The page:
Carbonaceous meteorites are fragments of asteroids rich in organic material. In the forming solar nebula, parent bodies may have accreted organic materials resulting from the evolution of icy grains observed in dense molecular clouds. The major issues of this scenario are the secondary processes having occurred on asteroids, which may have modified the accreted matter. Here, we explore the evolution of organic analogs of protostellar/protoplanetary disk material once accreted and submitted to aqueous alteration at 150 °C. The evolution of molecular compounds during up to 100 days is monitored by high resolution mass spectrometry. We report significant evolution of the molecular families, with the decreases of H/C and N/C ratios. We find that the post-aqueous products share compositional similarities with the soluble organic matter of the Murchison meteorite. These results give a comprehensive scenario of the possible link between carbonaceous meteorites and ices of dense molecular clouds.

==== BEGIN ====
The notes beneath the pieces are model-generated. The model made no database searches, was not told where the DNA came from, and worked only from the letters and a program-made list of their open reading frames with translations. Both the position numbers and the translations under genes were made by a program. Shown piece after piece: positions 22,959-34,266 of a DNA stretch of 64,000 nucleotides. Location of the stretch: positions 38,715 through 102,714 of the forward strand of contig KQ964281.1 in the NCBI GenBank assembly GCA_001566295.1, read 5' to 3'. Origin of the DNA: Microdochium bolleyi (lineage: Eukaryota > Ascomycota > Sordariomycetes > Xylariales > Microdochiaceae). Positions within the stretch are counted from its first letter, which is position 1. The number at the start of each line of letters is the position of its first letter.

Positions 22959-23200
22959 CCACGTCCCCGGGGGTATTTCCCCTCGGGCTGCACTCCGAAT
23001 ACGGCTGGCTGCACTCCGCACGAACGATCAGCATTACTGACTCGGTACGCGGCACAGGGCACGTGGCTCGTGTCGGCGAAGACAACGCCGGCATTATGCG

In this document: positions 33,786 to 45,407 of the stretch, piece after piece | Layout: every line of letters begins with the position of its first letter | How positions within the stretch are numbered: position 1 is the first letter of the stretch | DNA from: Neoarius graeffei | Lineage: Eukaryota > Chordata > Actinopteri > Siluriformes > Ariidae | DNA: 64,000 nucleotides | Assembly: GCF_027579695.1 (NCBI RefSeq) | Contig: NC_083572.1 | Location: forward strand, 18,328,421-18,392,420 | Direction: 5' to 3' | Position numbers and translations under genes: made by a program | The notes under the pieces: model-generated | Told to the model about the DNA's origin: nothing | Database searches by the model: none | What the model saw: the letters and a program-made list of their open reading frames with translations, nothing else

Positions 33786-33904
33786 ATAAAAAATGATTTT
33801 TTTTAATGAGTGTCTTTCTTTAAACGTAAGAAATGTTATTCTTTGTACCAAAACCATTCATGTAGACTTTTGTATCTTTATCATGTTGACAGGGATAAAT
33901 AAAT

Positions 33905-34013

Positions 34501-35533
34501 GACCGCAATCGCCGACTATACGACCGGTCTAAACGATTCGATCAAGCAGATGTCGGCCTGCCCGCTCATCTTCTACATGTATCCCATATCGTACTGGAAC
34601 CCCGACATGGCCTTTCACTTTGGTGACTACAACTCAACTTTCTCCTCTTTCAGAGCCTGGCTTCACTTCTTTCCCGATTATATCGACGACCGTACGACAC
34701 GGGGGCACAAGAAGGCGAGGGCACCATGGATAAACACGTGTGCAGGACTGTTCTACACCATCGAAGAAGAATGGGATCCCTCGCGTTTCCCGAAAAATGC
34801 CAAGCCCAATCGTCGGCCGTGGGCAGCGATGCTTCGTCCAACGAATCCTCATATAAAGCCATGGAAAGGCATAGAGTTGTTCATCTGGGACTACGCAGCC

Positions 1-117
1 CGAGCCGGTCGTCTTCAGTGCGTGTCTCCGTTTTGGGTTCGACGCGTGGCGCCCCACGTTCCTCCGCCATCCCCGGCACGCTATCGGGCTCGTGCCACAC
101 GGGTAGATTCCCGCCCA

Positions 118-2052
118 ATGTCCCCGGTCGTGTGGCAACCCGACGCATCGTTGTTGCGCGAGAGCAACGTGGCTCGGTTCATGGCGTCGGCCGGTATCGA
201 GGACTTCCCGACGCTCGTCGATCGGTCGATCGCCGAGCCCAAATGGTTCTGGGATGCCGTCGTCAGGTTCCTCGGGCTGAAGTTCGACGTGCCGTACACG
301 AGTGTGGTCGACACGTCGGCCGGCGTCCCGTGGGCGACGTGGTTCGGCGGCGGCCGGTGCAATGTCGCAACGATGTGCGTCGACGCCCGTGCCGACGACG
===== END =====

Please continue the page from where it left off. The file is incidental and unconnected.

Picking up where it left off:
Förderungenprograms Physique et Chimie du Milieu Interstellaire (PCMI) Deutsche Forschungsgemeinschaft (DFG, German Research foundation) European Research Council Centre National d'Etudes Spatiales Agence Nationale de la Recherche Program National de Planetologie (PNP) Centre National de la Recherche Francaise (CNRS) Centre National d'Etudes Spatiales (CNES)